Friday, June 14, 2013

Money Wisdom #140

"In the Gospels (which articulate the redemption of the human economy of credit and debt through the divine economy of belief and grace), Jesus' interpretation of Caesar's coin helps to define the Christian relationship of man to God. The telling of the story illustrates Jesus' prudent economy of truth (withholding the bare truth) as well as his political economy.

'Tell us, then what you think. Is it lawful to pay taxes to Caesar, or not?' But Jesus, aware of their malice, said, 'Why put me to the test, you hypocrites? Show me the money for the tax.' And they brought him a coin. And Jesus said to them, 'Render therefore to Caesar the things that are Caesar's, and unto God the things that are God's.' (Matt. 22:17-21. Cf. Luke 20:21-25 and Mark 12:14-17)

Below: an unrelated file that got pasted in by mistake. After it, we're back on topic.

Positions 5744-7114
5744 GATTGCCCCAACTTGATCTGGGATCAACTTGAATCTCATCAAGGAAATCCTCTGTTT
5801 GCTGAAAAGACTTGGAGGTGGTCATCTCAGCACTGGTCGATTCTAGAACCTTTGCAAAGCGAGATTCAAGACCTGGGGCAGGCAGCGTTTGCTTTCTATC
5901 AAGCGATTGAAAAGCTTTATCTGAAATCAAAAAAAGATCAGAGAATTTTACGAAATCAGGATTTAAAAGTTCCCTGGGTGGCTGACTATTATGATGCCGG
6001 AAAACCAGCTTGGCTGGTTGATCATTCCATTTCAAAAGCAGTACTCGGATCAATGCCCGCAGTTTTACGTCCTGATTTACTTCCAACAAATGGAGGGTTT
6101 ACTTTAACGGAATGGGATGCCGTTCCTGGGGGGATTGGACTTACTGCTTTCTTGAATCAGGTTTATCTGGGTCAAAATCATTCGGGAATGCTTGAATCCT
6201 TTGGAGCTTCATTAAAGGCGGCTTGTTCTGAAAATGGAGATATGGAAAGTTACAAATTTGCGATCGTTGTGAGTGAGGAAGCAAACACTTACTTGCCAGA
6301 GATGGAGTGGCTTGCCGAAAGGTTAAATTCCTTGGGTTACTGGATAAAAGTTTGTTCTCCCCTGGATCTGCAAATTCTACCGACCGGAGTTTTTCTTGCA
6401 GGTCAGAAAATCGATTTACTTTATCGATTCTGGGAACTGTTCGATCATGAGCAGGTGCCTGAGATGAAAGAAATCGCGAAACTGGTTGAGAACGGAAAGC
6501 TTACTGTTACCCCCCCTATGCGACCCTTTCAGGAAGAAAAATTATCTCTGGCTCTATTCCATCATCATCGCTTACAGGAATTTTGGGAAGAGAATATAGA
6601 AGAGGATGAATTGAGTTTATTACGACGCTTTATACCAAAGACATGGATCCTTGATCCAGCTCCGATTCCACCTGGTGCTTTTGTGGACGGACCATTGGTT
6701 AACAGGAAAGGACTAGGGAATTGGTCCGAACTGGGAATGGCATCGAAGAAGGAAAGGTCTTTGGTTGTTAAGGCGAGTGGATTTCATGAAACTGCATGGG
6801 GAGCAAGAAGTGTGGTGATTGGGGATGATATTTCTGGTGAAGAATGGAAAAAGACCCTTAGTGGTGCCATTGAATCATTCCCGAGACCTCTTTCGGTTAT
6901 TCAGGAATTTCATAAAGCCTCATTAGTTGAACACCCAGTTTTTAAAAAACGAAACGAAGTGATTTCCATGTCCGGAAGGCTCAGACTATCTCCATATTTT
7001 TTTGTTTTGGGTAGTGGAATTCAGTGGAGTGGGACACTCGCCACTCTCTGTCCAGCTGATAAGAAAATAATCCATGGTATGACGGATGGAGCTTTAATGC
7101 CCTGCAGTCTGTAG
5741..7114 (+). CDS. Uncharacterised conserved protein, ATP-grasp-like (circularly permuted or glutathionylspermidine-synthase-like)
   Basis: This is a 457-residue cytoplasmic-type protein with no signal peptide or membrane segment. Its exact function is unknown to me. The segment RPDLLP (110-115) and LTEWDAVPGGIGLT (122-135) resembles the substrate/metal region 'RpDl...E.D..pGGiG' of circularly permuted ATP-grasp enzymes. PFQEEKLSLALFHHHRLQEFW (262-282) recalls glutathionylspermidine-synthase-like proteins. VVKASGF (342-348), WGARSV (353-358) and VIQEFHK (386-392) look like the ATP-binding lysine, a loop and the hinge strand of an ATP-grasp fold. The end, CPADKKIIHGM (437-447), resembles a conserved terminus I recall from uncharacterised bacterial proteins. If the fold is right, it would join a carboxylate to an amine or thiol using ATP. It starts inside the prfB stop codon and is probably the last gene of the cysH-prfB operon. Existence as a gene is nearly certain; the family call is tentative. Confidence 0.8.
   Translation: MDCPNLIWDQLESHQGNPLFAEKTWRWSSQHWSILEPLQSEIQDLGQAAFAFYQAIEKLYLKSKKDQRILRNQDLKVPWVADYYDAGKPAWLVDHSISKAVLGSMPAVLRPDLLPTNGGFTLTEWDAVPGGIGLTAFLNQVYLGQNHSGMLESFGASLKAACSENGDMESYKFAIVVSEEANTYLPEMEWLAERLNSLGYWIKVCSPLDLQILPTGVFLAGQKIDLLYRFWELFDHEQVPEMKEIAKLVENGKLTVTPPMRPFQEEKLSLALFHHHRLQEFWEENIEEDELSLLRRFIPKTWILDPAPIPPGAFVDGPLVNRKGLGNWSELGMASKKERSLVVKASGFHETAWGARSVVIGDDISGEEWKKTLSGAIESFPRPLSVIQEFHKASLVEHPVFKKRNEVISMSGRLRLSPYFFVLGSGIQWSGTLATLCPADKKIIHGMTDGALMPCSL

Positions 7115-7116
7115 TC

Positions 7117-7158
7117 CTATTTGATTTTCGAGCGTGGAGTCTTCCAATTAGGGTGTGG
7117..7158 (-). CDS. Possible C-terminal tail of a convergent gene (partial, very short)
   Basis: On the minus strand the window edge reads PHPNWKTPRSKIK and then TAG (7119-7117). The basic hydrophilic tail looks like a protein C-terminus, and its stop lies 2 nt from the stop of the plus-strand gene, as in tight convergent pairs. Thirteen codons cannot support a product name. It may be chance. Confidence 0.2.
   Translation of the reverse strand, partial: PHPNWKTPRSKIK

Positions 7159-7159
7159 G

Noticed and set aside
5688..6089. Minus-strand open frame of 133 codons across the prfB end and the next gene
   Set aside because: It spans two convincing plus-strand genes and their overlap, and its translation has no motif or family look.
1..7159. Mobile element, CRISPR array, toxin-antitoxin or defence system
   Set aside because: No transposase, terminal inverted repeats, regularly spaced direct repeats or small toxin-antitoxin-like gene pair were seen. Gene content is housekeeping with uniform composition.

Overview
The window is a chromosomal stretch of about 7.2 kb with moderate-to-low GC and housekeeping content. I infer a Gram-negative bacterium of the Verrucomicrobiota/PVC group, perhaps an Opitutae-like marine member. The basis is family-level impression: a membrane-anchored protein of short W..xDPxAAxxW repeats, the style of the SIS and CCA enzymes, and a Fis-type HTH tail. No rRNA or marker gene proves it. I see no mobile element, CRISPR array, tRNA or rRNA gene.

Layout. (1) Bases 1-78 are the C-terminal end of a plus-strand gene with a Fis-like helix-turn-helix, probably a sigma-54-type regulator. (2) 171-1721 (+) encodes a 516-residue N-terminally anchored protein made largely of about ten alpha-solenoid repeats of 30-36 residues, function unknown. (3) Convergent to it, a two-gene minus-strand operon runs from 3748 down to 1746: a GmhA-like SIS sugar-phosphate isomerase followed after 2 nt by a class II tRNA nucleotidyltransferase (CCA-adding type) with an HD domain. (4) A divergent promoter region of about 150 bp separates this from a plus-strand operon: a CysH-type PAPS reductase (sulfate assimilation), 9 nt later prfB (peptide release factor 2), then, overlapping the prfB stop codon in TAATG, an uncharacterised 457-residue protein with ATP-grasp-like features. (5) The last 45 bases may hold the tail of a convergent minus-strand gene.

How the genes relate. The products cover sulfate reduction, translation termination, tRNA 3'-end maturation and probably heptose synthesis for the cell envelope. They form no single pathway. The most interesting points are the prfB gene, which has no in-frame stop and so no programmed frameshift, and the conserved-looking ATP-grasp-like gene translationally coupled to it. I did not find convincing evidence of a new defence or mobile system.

Jesus escapes his enemies' attack by offending neither the nationalist parties (with an overt approval of paying taxes) nor the seat of the empire (with an overt disapproval of paying taxes). He is a prudent steward or economist of the truth."

Marc Shell  The Economy of Literature (1978) p.82

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